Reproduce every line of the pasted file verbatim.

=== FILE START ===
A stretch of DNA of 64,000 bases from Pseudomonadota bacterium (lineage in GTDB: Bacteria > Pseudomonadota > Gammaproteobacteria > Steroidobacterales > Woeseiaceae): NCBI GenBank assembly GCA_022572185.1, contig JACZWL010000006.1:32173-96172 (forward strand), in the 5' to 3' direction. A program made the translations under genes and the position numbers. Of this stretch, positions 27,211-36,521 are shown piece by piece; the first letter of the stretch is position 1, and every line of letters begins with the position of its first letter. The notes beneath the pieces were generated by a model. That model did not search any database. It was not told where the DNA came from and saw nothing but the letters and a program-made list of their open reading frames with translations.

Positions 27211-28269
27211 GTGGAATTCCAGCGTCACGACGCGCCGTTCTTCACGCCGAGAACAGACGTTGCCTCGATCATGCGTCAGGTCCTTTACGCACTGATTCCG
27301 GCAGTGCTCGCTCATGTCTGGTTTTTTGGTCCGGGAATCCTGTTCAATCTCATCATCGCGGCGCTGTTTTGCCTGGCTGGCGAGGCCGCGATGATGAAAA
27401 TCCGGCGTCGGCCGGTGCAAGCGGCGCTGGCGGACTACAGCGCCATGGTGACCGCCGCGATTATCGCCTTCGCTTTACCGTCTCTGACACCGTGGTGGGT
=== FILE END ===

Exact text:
A stretch of DNA of 64,000 bases from Pseudomonadota bacterium (lineage in GTDB: Bacteria > Pseudomonadota > Gammaproteobacteria > Steroidobacterales > Woeseiaceae): NCBI GenBank assembly GCA_022572185.1, contig JACZWL010000006.1:32173-96172 (forward strand), in the 5' to 3' direction. A program made the translations under genes and the position numbers. Of this stretch, positions 27,211-36,521 are shown piece by piece; the first letter of the stretch is position 1, and every line of letters begins with the position of its first letter. The notes beneath the pieces were generated by a model. That model did not search any database. It was not told where the DNA came from and saw nothing but the letters and a program-made list of their open reading frames with translations.

Positions 27211-28269
27211 GTGGAATTCCAGCGTCACGACGCGCCGTTCTTCACGCCGAGAACAGACGTTGCCTCGATCATGCGTCAGGTCCTTTACGCACTGATTCCG
27301 GCAGTGCTCGCTCATGTCTGGTTTTTTGGTCCGGGAATCCTGTTCAATCTCATCATCGCGGCGCTGTTTTGCCTGGCTGGCGAGGCCGCGATGATGAAAA
27401 TCCGGCGTCGGCCGGTGCAAGCGGCGCTGGCGGACTACAGCGCCATGGTGACCGCCGCGATTATCGCCTTCGCTTTACCGTCTCTGACACCGTGGTGGGT